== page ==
What Is the 25th Amendment? Anonymous NYT Op-Ed Reports Trump Cabinet Whispering About Invoking Rule

In a scathing anonymous op-ed written by a senior official inside the Trump administration, the author wrote that the president's cabinet has whispered about invoking the 25th Amendment, which would jumpstart the lengthy process of removing Donald Trump from the Oval Office.

"Given the instability many witnessed, there were early whispers within the cabinet of invoking the 25th Amendment, which would start a complex process for removing the president," the author wrote in the piece, which was published on Wednesday by The New York Times. 

The source goes on to write that "no one wanted to precipitate a constitutional crisis. So we will do what we can to steer the administration in the right direction until—one way or another—it’s over."

The 25th Amendment to the U.S. Constitution states that if the people in the president's innermost circle, the cabinet, believe that the commander-in-chief is unfit to hold office something can be quickly done to legally remove them from office.

The amendment, proposed by Congress and ratified by the states after the assassination of President John F. Kennedy, details the procedure for replacing a president or vice president in the event of death, resignation, removal or incapacitation.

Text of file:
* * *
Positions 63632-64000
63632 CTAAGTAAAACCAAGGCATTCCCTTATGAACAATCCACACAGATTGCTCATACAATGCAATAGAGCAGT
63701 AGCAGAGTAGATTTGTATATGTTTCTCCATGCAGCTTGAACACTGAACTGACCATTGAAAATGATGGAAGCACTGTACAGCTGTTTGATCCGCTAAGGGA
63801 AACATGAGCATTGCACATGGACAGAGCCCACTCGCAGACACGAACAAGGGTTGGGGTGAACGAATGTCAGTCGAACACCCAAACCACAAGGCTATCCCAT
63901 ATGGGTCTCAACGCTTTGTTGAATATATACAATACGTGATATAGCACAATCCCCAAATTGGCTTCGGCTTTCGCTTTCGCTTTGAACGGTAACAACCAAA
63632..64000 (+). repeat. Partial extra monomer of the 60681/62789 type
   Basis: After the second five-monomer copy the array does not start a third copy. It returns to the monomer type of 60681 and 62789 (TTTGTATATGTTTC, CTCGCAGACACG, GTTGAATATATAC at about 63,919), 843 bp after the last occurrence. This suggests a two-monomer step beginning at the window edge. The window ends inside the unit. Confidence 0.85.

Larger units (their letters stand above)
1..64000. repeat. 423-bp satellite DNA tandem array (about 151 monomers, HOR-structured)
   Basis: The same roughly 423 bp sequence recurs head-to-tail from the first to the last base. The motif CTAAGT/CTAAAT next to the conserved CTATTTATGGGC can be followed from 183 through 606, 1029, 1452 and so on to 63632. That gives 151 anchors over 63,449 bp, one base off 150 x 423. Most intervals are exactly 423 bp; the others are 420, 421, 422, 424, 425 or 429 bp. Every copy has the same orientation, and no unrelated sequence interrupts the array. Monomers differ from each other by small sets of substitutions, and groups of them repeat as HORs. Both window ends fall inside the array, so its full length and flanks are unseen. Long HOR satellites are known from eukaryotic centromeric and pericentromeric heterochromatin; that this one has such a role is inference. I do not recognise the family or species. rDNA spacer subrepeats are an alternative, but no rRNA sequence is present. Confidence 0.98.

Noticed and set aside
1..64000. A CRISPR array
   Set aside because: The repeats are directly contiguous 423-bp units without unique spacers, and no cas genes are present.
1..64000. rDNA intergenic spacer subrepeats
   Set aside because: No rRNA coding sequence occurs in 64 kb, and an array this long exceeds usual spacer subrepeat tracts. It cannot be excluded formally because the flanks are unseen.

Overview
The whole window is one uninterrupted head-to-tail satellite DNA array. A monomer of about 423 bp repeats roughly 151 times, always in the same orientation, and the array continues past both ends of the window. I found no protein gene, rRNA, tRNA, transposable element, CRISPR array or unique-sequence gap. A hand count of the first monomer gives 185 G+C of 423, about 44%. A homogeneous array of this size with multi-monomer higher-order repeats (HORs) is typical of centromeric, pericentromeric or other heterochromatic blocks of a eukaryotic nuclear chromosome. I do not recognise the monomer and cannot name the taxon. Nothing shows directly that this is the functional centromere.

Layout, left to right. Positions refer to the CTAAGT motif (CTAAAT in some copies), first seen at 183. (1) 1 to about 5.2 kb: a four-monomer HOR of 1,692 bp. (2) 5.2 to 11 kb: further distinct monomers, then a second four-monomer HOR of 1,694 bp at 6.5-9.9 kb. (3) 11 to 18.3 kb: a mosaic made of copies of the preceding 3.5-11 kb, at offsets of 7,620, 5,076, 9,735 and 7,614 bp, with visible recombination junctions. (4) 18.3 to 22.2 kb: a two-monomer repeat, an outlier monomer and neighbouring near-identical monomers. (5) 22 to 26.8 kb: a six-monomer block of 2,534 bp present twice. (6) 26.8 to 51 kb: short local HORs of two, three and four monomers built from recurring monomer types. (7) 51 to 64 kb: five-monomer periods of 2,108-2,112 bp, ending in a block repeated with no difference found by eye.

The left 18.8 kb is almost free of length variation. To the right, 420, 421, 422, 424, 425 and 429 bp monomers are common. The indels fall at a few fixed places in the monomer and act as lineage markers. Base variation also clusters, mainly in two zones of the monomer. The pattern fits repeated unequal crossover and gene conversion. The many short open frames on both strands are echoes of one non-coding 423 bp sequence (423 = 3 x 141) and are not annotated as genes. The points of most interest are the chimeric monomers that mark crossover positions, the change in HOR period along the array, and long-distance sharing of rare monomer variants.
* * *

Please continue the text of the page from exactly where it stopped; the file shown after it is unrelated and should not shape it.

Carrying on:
The amendment can be carried out whenever the vice president and a majority of the sitting cabinet members decide that the president is declared "unable to discharge the powers and duties of his office." 

The members would then put their call for the president's removal in writing and submit it to the speaker of the House of Representatives and the Senate's president pro tempore, who is an officer elected by the chamber to represent the vice president in case of his absence.

If the president is found to be unfit to rule, the vice president would immediately step in and assume the duties of commander-in-chief. 

Trump 25th Amendment President Donald Trump speaks to the press before a meeting with Republican Congressional leaders at the White House in Washington, D.C., on September 5. An anonymously published op-ed by a senior White House official claims the president's cabinet was whispering about invoking the 25th amendment. Nicholas Kamm/AFP/Getty Images

The president can fight back if their vice president and cabinet were to use the 25th Amendment against them if he can prove that he is able to carry out his duties, such as in the scenario that they recover from an illness or injury that temporarily destabilized them. 

But, the vice president and cabinet can refute their claim, and if that is the case then the issue is left up to Congress to settle. A two-thirds majority is needed in both the House and the Senate for the president to regain his executive powers.

The first time these procedures were used after their ratification in 1967 was by President Richard Nixon to nominate Gerald Ford to fill the vacancy left by Vice President Spiro Agnew's resignation. 

The amendment was used again shortly after, but this time to fill the vacancy left in the Oval Office after the resignation of Nixon due to the Watergate scandals.

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